Fitzpatrick:  “Okay. What happened to Paul Quinn on the night. He was lured into a barn in Co Monaghan and when he got there, ten or more men beat him with an iron and nail-studded bar for upwards of half an hour. His friends that were there and being held hostage at the time said they could hear the bars bouncing off him. Every single major bone in his body was broken. He was screaming and crying in agony. Horrific injuries, an excruciating death. He died two hours later in hospital. His mother said at the time his hands were so badly beaten, she couldn’t even wrap rosary beads around his fingers as he lay in the coffin. And all of that, nine years after the Good Friday Agreement.”

McDonald: “The death that Paul Quinn had was absolutely horrific. There aren’t words to describe the horror of that, of that murder.”

Fitzpatrick: “Gerry Adams made similar comments about Paul Quinn. Would you ask him to withdraw his remarks?”

McDonald: “Well look, the family specifically took issue with the remarks that Conor had made because they specifically implied – wrongly – that Paul was involved in criminality. I think other commentary..”

Fitzpatrick:  “As did Gerry Adams’ remarks…”

McDonald: “Well people – Gerry made comments, others made comments also.”

Fitzpatrick: “He said criminality as well.”

McDonald: “Well people made comments about criminality up around the Border region. I don’t think the comments were quite as explicit. I mean, at the time, the then Taoiseach Bertie Ahern also made commentary.”

[On November 14, 2007, the then Taoiseach Bertie Ahern told the Dáil: “We have received a number of reports from the Garda and secondhand from the PSNI, and both of them match at this stage, that this action was due to criminality. I accept issues arise about where these people came from in the past, what they did previously and the fact that the format of the killing had a resemblance to what happened in the past. That has been in every newspaper in Northern Ireland in recent weeks. Our intelligence and information is that this was not the work of the provisional republican movement and that it was not sanctioned or condoned by it or by the Sinn Féin leadership.”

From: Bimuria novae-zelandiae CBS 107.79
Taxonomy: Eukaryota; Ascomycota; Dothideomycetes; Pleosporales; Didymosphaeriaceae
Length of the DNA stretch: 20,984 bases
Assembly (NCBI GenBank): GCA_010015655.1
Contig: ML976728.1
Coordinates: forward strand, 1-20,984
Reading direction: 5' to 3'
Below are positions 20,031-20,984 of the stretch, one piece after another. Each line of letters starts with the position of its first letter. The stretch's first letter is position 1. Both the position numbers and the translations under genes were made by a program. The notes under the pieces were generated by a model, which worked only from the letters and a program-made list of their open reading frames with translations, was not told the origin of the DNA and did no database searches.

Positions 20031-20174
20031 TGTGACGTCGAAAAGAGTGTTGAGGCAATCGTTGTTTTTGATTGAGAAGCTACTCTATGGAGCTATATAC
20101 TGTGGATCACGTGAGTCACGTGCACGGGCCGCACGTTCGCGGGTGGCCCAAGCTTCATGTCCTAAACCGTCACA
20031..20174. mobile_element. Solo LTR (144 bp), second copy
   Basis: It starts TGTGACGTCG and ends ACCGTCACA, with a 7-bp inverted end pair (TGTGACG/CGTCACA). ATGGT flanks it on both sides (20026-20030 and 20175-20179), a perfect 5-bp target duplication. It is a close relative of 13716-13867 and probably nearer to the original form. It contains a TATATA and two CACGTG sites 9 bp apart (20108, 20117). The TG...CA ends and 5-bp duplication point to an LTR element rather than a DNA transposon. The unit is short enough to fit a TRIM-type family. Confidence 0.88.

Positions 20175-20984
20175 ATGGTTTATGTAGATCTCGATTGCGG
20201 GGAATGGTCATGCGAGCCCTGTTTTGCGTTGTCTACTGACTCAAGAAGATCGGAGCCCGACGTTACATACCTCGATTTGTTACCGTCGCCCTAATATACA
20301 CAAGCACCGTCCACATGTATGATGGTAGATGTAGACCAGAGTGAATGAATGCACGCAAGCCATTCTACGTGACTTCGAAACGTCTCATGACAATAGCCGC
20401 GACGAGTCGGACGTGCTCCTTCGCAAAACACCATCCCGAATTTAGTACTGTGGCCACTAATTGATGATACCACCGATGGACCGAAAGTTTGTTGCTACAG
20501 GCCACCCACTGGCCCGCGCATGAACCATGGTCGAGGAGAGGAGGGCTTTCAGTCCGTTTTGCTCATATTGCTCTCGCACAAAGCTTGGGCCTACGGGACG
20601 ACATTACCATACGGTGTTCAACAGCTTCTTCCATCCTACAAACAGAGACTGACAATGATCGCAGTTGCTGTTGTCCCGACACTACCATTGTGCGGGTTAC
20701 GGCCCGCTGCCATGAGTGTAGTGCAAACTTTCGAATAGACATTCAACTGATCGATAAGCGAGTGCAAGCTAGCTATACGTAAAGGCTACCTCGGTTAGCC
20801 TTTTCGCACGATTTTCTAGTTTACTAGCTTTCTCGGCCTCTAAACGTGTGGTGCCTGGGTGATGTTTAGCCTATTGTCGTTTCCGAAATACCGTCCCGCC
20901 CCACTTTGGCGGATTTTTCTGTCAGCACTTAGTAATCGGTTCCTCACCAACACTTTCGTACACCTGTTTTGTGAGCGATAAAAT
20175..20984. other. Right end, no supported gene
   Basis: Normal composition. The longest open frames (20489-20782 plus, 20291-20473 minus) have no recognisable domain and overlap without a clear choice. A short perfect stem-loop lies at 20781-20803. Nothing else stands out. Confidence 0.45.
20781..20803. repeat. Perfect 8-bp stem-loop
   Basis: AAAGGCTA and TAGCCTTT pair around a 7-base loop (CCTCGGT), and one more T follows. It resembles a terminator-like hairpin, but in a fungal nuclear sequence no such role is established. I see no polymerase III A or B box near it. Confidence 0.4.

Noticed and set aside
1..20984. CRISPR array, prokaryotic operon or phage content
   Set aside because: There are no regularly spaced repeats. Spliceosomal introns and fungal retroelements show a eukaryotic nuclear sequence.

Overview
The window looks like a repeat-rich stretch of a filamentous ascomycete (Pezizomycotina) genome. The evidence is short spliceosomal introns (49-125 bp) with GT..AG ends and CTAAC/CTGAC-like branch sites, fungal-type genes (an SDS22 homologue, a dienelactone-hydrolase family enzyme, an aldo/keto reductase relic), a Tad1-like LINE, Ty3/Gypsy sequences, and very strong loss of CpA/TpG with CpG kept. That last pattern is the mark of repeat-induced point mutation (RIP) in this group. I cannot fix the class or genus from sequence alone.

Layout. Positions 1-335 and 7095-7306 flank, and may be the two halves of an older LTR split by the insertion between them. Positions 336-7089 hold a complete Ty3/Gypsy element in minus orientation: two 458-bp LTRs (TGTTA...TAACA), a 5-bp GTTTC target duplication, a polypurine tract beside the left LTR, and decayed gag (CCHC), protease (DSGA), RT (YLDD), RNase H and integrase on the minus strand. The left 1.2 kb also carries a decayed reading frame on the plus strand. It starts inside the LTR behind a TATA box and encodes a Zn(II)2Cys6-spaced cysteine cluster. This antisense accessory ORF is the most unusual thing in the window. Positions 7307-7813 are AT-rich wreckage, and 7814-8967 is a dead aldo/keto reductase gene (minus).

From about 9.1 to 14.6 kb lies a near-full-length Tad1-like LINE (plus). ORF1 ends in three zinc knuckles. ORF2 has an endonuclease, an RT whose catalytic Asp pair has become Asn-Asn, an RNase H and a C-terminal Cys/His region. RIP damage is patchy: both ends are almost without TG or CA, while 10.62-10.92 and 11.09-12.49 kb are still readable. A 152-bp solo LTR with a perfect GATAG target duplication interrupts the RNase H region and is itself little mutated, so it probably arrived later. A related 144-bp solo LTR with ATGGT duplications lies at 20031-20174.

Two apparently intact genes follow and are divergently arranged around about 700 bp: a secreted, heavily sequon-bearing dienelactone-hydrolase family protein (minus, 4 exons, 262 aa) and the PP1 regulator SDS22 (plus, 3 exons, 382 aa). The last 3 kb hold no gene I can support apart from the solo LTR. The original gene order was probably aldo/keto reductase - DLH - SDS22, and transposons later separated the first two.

[On December 18, 2007, Mr Ahern told the Dáil: “In dealing with questions in this House and elsewhere, I shared certain information about the lines of inquiry being pursued and in speaking about criminality I was responding to questions asked on whether the murder had a political motivation or implications for the Northern Ireland Executive.

I did not in any way intend to make an issue out of the character of Paul Quinn and I am happy to make that clear to the House.

It remains the case that no information is available to me from the Garda Commissioner to suggest this attack was authorised or sanctioned by the IRA, a question I am continually asked outside the House….I am glad to state what the Minister told the family yesterday, that we have no evidence whatsoever that Paul Quinn was involved in criminal activity.”]

Fitzpatrick:  “I’ll tell you exactly what Gerry Adams said. He said ‘linked to fuel smuggling and criminal activity’, that’s what he said Paul’s Quinn murder was, ‘linked to fuel smuggling and criminal activity’.”